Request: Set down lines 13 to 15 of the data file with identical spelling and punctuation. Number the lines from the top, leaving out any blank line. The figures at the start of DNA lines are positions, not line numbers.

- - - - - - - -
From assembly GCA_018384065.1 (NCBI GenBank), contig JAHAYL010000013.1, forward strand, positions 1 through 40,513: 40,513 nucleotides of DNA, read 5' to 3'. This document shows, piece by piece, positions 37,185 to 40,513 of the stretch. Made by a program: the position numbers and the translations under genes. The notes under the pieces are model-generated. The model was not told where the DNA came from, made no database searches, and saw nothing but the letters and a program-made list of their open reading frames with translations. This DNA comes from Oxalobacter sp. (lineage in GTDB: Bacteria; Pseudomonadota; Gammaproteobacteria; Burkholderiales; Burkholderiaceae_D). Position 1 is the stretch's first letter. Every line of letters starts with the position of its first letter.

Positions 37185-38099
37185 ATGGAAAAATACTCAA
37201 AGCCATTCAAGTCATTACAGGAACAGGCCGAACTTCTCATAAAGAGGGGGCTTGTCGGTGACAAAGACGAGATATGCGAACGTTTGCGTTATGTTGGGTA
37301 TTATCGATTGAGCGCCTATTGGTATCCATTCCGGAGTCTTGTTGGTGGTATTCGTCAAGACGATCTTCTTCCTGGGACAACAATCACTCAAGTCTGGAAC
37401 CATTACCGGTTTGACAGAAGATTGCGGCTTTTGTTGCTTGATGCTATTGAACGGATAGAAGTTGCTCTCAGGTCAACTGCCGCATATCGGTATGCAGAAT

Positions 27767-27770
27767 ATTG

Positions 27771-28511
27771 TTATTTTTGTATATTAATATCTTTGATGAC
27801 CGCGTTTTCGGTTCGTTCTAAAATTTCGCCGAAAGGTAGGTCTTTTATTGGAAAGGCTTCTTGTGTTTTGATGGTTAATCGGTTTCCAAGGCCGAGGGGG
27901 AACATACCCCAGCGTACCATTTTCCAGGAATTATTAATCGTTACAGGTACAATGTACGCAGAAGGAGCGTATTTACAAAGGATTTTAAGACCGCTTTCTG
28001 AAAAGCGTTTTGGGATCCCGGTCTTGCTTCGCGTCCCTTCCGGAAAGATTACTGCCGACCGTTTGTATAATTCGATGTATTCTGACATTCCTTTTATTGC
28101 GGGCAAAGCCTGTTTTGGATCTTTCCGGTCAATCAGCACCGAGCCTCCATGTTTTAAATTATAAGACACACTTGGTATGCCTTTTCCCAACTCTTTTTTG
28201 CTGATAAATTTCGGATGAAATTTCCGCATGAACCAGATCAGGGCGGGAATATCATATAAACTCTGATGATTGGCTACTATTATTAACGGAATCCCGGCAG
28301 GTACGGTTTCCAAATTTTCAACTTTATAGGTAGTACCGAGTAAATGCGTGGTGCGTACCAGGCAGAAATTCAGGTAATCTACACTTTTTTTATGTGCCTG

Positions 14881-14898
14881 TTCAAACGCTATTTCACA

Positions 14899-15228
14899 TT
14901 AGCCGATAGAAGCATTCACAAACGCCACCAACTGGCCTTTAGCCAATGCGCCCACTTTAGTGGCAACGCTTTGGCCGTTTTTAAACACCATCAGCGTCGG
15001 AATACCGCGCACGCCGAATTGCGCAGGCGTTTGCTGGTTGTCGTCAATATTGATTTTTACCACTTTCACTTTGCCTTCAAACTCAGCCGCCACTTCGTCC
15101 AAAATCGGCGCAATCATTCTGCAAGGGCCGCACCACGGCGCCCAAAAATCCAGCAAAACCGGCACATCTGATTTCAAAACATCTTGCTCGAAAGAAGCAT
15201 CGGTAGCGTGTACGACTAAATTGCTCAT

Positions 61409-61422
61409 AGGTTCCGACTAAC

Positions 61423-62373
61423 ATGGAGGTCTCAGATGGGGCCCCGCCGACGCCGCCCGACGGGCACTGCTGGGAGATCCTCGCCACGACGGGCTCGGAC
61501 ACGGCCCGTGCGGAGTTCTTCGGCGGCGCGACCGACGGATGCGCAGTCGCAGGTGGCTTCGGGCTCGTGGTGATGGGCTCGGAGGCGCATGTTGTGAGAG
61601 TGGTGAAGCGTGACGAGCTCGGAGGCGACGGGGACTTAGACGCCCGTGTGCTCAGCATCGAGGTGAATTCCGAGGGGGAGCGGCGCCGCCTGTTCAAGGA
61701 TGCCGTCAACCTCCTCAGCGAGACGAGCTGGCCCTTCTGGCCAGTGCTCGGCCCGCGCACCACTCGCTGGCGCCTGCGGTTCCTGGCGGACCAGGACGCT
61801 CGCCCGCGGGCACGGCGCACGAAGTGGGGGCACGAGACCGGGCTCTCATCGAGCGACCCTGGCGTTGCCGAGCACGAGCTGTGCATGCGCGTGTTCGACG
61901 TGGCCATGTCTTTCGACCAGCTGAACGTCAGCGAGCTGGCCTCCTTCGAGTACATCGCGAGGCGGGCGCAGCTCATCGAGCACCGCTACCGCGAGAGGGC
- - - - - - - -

28001 AAAAGCGTTTTGGGATCCCGGTCTTGCTTCGCGTCCCTTCCGGAAAGATTACTGCCGACCGTTTGTATAATTCGATGTATTCTGACATTCCTTTTATTGC
28101 GGGCAAAGCCTGTTTTGGATCTTTCCGGTCAATCAGCACCGAGCCTCCATGTTTTAAATTATAAGACACACTTGGTATGCCTTTTCCCAACTCTTTTTTG
28201 CTGATAAATTTCGGATGAAATTTCCGCATGAACCAGATCAGGGCGGGAATATCATATAAACTCTGATGATTGGCTACTATTATTAACGGAATCCCGGCAG